Launched in 1995, Landmarks Illinois’ Most Endangered Historic Places in Illinois list calls attention to threatened historic sites in need of assistance in the form of responsible stewardship, creative reuse plans and/or advances in public policy. This year’s list includes a number of city-, county- and state-owned structures, demonstrating the challenges local and state governments face to maintain and invest in their real estate and infrastructure at a time when funding is limited budget cuts continue. Not all of the sites on our 2017 Most Endangered Historic Places in Illinois list are publically owned, but many still rely on important government programs for funding or to encourage private investment.
“This year’s most endangered list includes a variety of iconic places that define our Illinois communities and our state’s heritage,” said Bonnie McDonald, President & CEO of Landmarks Illinois. “From historic bridges, to a round barn, to mid-century modern buildings, the sites on our 2017 Most Endangered list are wide-ranging and demonstrate the need for financial incentives and private-public partnerships. Landmarks Illinois stands ready to help all of these historic properties find productive and creative reuse opportunities.”
The 2017 Most Endangered Historic Places in Illinois includes 10 listings, including three thematic listings. They are, in alphabetical order by location:
James R. Thompson Center, Chicago, Cook County
This Helmut Jahn-designed office building in the Loop – originally the State of Illinois Building – houses Illinois state government offices, a transit station and retail space. However, current legislation is calling for the state to sell the center, leaving its future uncertain. (Read more)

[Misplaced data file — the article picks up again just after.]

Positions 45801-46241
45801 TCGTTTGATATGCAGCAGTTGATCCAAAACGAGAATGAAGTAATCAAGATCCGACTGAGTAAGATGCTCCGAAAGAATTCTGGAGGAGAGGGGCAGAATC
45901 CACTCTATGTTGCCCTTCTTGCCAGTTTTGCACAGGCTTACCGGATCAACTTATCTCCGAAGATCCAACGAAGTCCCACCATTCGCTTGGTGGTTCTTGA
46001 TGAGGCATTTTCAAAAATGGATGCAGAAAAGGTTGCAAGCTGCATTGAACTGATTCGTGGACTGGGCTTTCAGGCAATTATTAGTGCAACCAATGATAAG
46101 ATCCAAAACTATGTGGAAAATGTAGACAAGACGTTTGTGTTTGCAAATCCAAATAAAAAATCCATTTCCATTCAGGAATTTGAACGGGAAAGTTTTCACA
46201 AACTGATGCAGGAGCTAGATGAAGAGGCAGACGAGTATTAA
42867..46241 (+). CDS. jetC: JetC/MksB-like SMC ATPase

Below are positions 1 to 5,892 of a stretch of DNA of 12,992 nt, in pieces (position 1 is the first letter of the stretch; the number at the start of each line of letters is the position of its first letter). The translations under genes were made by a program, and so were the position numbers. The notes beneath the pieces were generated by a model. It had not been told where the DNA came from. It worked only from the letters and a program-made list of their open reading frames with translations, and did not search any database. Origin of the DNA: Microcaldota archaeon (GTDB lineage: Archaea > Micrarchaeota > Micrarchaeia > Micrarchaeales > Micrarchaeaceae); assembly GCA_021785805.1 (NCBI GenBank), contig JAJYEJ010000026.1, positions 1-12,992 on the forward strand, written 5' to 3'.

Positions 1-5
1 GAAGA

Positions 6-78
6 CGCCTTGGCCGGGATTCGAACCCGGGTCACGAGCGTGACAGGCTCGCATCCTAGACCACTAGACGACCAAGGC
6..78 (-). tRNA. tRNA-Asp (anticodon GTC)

O’Hare Rotunda Building, Chicago, Cook County
The mid-century building designed by Gertrude Kerbis now serves as a vestibule to Terminal 3’s Concourse G. While currently in use, it could be vulnerable in the future as major changes and upgrades are planned at O’Hare. (Read more)
Singer Pavilion, Chicago, Cook County
The last remaining building of the Michael Reese Hospital complex, which was demolished by the city following the lost Olympic bid, is sitting vacant on Chicago’s South Side. Redevelopment of the campus is pending and reuse of the Loebl, Scholssma n, and Bennett-designed Singer Pavilion is uncertain. (Read more)
Ryan’s Round Barn, Johnson-Sauk Trail State Recreation Area, Henry County
This round barn built in 1910 and listed in the National Register of Historic Places has a failing roof and a growing list of necessary repairs, increasing in price with each year’s delay. It is owned by the State of Illinois, Department of Natural Resources, and as a result of the budget crisis, critical funding to repair and maintain the barn has been put on hold indefinitely. (Read more)